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JPMorgan Chase & Co. Message Board

  • sky_walker616 sky_walker616 Jun 19, 2014 10:59 AM Flag

    Should the Federal Reserve quit pretending there is a tapering of monetary incentives

    We all know that this current "recovery" is not a normal one. But they still use their economic models built on data from the past forty years to direct their economic projection and hence policy actions.

    If they claim that they are tapering but still maintain $4 trillion balancesheet, then we know that they simply pretend that this "recovery" is real. Because there would be economic consequences if they predict the eventual faltering of this "recovery".

    It is all about rational expectation. But this time, the fed tried to distract us from the rational expectation. ;-))

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    • If Federal Reserve wants the stock market to rise, it will promise ease monetary condition. Otherwise, it will sound hawkish.

      I wonder what the Federal Reserve will do once the asset-price-appreciation driven "recovery" finally run out of steam??

    • Walmart came out saying that they did not see the rise in consumer spending statistics translated into rising same store sales.
      Maybe the ramp-up in spending came mostly from the well-to-dos who own lots of stocks.

    • I wonder whether the market will see a big crash sometimes in the near future, and the domino cards will fall one by one. ;-))
      They have been set up and ready to go.

    • While Federal Reserve painstakingly put the market into a trance state to believe that the currency "recovery" is a normal one and therefore will last even after the asset price appreciation stops, you might wonder where are all the money coming from to pump up the market?

      I think that the funds come from OPEC oil money. That is why, for the current "bull" market to continue, higher oil prices will be needed.

    • The other consideration on Fed's warning about the rate increase is that they probably try to help the Wall Street dealers to attract more and more unsophisticated investors to "pay fixed" in Interest Rate Swap contracts.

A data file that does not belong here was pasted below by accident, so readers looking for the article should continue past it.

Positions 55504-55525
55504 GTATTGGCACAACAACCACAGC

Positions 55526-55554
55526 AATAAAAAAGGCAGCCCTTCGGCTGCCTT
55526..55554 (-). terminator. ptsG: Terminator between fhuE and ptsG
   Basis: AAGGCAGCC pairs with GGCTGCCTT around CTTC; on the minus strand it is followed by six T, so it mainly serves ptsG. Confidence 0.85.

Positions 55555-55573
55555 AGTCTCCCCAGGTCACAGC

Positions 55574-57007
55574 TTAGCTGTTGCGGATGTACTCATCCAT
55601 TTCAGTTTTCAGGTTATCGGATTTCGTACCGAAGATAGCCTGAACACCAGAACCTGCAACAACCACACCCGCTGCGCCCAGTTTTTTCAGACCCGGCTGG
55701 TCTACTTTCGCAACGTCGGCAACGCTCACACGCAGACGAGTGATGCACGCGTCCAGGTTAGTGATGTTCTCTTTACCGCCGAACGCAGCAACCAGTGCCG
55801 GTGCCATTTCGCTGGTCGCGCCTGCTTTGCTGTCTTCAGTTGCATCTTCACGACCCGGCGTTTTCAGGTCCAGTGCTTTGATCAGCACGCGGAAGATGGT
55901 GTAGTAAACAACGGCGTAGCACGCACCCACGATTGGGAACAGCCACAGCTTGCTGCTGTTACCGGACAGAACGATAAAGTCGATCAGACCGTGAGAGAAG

• 1 Reply to sky_walker618
      • The notional value of all currently outstanding IRS contracts could reach tens of trillions dollars. But nobody knows it for sure because these products are traded over-the-counter, i.e. not regulated by any official institutions from any sovereign nations.
        It is not even regulated by the private consortium of global bankers -- the Federal Reserve.

    • Don't you notice that the world suddenly turn chaotic since the Sochi Winter Olympic Games? The global financial volatility has risen significantly ever since.
      Do you believe that all the events unfolded since are pure natural coincidence? Or manipulated somehow?

      May those people have shorted the market and are geared to reap hundreds of billions in profit once they brought down the global market. But they have to do it rationally. ;-))

    • The Wall Street professional investors will come to their senses, eventually.
      It is a playground for wolfs -- those who are slower will be eaten. ;-))

    • Wall Street continue to collude with the Federal Reserve on painting false picture of the economy. But they are gradually running out of tricks. Sure, immigration reform could add a few points to GDP growth, as can legalization of drug trafficking and prostitution. But what happen after that?

      Annexing Canada and Mexico? :=))

    • It is funny to see that the Wall Street interpret Fed's policy decision in any way they want. The fact is that once the stock market stop ascending, the GDP growth will approach zero or negative.

      So for now, Wall Street takes whatever Fed says and spin it to be the signal of longing stocks. ;-))))) Monkey business? Indeed!

    • If the stock market keep jumping 20% per year forever, then we should see average 3-4% growth. But empirical experience has shown that the market goes up and goes down.

      When it comes down, we could easily see zero or negative growth. And do not forget millions of workers who have lost full-term position and now have to settle with part-term positions with low pay and no benefit. How they will react if the GDP growth slides?

      Bill Gross is right: the income inequality will become a big issue in a recession or even depression.

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